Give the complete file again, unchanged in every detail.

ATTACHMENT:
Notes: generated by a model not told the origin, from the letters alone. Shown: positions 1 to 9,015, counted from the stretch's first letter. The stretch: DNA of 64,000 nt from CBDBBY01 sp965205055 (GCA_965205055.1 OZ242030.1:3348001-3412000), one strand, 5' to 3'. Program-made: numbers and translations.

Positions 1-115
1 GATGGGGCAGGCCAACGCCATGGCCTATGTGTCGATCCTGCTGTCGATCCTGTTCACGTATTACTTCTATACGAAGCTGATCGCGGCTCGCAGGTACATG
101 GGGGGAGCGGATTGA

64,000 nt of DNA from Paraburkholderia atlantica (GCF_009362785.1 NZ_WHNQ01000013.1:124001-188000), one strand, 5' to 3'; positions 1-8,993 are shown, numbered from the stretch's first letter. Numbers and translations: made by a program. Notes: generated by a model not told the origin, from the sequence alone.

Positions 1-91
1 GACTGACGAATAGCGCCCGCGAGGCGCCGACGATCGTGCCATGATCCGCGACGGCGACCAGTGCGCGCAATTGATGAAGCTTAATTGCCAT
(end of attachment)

Notes: generated by a model not told the origin, from the letters alone. Shown: positions 1 to 9,015, counted from the stretch's first letter. The stretch: DNA of 64,000 nt from CBDBBY01 sp965205055 (GCA_965205055.1 OZ242030.1:3348001-3412000), one strand, 5' to 3'. Program-made: numbers and translations.

Positions 1-115
1 GATGGGGCAGGCCAACGCCATGGCCTATGTGTCGATCCTGCTGTCGATCCTGTTCACGTATTACTTCTATACGAAGCTGATCGCGGCTCGCAGGTACATG
101 GGGGGAGCGGATTGA

64,000 nt of DNA from Paraburkholderia atlantica (GCF_009362785.1 NZ_WHNQ01000013.1:124001-188000), one strand, 5' to 3'; positions 1-8,993 are shown, numbered from the stretch's first letter. Numbers and translations: made by a program. Notes: generated by a model not told the origin, from the sequence alone.

Positions 1-91
1 GACTGACGAATAGCGCCCGCGAGGCGCCGACGATCGTGCCATGATCCGCGACGGCGACCAGTGCGCGCAATTGATGAAGCTTAATTGCCAT